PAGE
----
The doctrine of languages or tongues has several divisions, as follows:

1. Babel. The first, universal language of man was confounded at Babel, from which event human languages sprang (Gen. 11:1-9). As another miraculous demonstration of His presence and power much later, God bestowed the gift of tongues, which appeared in the early church as recorded by the New Testament. The gift of tongues, however, the great Apostle predicted would cease (1 Cor. 13:8; cf. Mark 16:17; Acts 10:44-46; 11:15; 19:6; 1 Cor. 12-14).

2. Regulations for Glossolalia. The divine directions given for the use of tongues are seven:

a. Tongues must be addressed to God (1 Cor. 14:2, 28).

b. The utterance must be prayer (1 Cor. 14:14).

c. The element of thanksgiving must be present (1 Cor. 14:15-17).

d. Tongues can be understood only by interpretation (1 Cor. 14:2, 5-6).

e. One must interpret—the complementary gift—if there is to be any use of the tongues gift (1 Cor. 14:28).

f. Only two at most at one service may exercise the gift (1 Cor. 14:27).

g. Women are to keep silent in church (1 Cor. 14:34).

During the history of the church there have been sporadic outbursts of a type of movement purporting to speak in tongues. This form of supernatural phenomena has sometimes been employed in order to establish serious error or false doctrine. It is so used by some, doubtless, at the present time.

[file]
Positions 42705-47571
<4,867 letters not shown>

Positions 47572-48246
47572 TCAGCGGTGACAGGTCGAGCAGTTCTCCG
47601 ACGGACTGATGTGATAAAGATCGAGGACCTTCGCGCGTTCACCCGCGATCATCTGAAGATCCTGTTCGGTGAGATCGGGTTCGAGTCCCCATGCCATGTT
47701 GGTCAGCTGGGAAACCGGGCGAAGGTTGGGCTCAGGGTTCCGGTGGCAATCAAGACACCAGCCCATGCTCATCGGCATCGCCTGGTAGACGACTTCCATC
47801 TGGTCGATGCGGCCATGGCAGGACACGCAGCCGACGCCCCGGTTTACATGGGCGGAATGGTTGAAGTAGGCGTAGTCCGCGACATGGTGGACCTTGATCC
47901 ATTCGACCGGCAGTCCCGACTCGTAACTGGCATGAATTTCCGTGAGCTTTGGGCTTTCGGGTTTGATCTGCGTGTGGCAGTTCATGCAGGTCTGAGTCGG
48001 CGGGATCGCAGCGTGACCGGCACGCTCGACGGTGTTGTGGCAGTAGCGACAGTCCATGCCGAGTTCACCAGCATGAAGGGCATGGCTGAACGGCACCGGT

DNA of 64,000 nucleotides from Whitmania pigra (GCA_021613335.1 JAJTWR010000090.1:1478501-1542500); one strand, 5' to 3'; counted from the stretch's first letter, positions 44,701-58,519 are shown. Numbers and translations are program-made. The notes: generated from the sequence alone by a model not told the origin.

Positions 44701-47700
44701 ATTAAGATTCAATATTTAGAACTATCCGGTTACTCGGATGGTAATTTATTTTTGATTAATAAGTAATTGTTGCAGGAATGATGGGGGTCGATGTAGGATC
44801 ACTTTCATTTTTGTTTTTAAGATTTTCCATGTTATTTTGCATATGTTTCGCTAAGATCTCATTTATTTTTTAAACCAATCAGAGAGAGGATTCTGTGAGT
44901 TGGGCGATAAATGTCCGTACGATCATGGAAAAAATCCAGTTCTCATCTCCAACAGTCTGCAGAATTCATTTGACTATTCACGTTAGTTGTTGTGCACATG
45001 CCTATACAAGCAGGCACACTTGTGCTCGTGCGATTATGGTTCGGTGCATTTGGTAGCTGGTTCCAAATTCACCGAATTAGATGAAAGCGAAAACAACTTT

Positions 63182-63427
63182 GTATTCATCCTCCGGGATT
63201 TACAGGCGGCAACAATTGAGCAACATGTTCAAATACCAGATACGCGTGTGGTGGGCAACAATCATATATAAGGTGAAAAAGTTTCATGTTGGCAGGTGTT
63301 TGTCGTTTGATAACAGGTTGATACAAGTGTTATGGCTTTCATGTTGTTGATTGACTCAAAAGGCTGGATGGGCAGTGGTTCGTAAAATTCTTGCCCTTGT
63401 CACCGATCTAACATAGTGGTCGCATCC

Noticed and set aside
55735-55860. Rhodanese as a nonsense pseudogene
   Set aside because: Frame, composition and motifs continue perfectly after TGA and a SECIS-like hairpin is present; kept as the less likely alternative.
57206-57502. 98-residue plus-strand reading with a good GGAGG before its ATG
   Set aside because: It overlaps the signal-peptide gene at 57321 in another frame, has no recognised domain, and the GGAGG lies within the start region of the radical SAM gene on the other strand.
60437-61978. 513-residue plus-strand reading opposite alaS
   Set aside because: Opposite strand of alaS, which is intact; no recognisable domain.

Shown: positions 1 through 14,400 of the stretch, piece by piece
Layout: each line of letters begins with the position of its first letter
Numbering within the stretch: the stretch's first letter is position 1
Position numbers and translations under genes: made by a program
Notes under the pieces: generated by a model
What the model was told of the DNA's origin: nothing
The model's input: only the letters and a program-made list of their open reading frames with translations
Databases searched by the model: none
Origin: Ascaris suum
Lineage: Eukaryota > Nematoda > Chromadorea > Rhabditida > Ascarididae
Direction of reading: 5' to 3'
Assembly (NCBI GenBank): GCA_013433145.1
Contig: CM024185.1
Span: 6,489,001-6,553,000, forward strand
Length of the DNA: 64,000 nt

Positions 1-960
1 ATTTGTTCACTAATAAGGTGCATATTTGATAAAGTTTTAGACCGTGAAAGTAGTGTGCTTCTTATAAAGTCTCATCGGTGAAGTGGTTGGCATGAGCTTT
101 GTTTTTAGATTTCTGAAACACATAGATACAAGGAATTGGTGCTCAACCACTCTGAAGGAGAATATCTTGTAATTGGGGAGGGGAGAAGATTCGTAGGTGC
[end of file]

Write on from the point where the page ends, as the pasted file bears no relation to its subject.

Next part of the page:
3. Pentecost. At Pentecost God had assembled Jews from all countries under heaven, for them to hear the gospel in their own tongue. The implication is that they returned to their own countries, bearing the message heard, thus obviating the long delay which a missionary's experience in learning the language of the people to whom he goes would have caused. It was in the power of God to reverse the experience of Babel, which He evidently did for a time in Jerusalem this day. Tongue gifts appeared in connection with the giving of the gospel to the Jews on Pentecost at Jerusalem (Acts 2:1-21), later at Samaria (Acts 8:14-17), and finally in giving the message to the Gentiles at Cornelius' house (Acts 10:4448).

4. Of Angels. The Apostle speaks of the tongues of angels, of which, naturally, nothing can be known (1 Cor. 13:1) .

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